There is growing support in Tennessee’s legislature for a compromise plan to reform the way judges are held accountable, according to a (Nashville) Tennesseean article, and the state’s judges are said to agree to the compromise.
Gavel Grab has reported on Tea Party conservatives’ push for Tennessee legislators to take control over naming members of the discipline commission, called the Court of the Judiciary. The compromise version instead would make these changes:
- The Court of the Judiciary, as the state’s judicial discipline commission now is known, would be replaced by a new “board of judicial conduct.”
- All power to appoint members would be removed from the Tennessee Supreme Court, which now picks 10 of the 16 members.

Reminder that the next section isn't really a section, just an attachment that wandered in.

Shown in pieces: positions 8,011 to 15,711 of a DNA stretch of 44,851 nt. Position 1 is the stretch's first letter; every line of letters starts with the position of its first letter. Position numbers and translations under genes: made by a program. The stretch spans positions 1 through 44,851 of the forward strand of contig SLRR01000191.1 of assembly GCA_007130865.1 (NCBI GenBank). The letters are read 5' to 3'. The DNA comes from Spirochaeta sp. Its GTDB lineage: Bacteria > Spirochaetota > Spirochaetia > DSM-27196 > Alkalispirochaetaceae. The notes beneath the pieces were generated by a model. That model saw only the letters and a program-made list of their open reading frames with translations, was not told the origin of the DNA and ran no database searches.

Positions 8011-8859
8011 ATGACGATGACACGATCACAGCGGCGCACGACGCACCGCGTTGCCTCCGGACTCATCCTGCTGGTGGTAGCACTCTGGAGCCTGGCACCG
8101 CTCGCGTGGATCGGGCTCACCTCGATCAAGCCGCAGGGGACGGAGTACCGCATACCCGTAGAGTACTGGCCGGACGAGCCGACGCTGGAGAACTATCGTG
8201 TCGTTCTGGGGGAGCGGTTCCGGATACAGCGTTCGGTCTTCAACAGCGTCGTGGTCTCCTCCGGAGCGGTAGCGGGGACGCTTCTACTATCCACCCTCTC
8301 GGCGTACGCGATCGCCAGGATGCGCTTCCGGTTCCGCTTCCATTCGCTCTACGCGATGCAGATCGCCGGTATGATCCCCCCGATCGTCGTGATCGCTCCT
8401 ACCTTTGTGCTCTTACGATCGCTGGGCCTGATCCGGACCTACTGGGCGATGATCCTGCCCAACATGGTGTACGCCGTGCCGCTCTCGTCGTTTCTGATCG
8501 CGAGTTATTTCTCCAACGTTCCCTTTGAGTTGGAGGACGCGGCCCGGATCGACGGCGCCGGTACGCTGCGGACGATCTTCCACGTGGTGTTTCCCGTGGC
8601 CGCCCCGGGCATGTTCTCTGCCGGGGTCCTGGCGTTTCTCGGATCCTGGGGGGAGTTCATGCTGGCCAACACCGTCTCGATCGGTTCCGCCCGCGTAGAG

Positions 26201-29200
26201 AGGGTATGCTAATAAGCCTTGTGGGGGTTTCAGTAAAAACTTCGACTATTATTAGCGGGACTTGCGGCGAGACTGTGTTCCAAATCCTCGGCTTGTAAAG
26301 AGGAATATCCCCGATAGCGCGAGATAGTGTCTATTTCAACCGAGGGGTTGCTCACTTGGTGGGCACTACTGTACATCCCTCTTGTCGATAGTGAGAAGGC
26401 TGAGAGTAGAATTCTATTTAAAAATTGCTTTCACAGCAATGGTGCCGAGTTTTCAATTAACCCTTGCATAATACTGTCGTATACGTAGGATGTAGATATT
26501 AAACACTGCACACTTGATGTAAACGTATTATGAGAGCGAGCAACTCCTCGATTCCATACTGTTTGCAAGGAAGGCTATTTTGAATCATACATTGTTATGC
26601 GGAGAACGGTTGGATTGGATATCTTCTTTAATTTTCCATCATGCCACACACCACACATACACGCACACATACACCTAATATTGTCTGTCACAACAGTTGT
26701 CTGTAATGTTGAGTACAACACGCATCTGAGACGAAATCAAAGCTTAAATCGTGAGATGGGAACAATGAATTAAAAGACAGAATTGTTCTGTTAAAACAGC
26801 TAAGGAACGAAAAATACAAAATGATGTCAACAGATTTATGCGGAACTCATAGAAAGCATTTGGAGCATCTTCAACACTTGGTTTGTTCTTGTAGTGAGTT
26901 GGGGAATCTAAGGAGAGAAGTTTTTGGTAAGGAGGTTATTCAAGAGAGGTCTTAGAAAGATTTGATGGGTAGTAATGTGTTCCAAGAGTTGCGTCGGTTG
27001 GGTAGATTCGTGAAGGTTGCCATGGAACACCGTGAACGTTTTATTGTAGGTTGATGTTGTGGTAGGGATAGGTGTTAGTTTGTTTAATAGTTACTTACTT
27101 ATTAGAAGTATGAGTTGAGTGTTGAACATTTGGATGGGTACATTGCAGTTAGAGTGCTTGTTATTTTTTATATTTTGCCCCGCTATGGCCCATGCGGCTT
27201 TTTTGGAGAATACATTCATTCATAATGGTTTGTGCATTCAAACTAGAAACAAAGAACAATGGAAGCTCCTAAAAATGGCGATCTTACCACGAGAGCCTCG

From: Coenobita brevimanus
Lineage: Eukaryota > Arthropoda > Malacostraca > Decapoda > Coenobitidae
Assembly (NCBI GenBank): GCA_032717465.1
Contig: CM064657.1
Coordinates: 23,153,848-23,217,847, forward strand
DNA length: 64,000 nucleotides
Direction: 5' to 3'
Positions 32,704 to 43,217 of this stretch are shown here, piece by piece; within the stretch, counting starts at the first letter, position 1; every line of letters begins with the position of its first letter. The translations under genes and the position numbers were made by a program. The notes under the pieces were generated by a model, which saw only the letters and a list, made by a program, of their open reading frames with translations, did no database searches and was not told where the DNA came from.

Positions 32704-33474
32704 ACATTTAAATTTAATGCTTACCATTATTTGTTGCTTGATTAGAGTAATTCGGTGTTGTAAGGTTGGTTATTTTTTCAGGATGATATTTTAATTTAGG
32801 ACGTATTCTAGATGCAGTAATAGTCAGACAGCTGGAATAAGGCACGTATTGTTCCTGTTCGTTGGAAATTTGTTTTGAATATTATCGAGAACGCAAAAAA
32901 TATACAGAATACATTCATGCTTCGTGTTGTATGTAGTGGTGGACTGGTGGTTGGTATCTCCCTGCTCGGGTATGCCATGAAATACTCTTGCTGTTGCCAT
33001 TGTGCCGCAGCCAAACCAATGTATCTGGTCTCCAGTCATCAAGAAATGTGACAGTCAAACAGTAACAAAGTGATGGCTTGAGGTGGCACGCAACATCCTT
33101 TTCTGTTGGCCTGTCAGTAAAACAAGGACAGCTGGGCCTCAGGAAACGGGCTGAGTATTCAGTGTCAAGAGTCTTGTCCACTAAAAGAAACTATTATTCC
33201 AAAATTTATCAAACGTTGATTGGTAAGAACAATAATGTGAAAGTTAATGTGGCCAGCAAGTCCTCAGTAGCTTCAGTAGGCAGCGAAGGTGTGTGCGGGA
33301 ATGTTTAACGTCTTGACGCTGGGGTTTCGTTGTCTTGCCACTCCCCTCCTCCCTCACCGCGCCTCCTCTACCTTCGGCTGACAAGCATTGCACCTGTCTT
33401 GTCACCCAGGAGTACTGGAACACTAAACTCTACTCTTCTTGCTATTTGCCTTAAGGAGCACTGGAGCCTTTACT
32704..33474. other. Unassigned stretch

- Ten judges currently sit on the panel; the new board would have 10 current or former judges. Statewide judicial conferences would appoint four of the current or former jurists, and the House and Senate speakers would pick two more, from a list of six candidates furnished by the Tennessee Judicial Conference.
- The new board would provide more reports to lawmakers than has the Court of the Judiciary, and the board would have a lower standard for conducting a full investigation.
State judges were successful in stalling a more drastic overhaul version proposed by state Sen. Mae Beavers. Her bill sought to get rid of the existing board and start over by cutting it to 12 members, including four sitting judges and one retiree, all named by speakers of the House or Senate.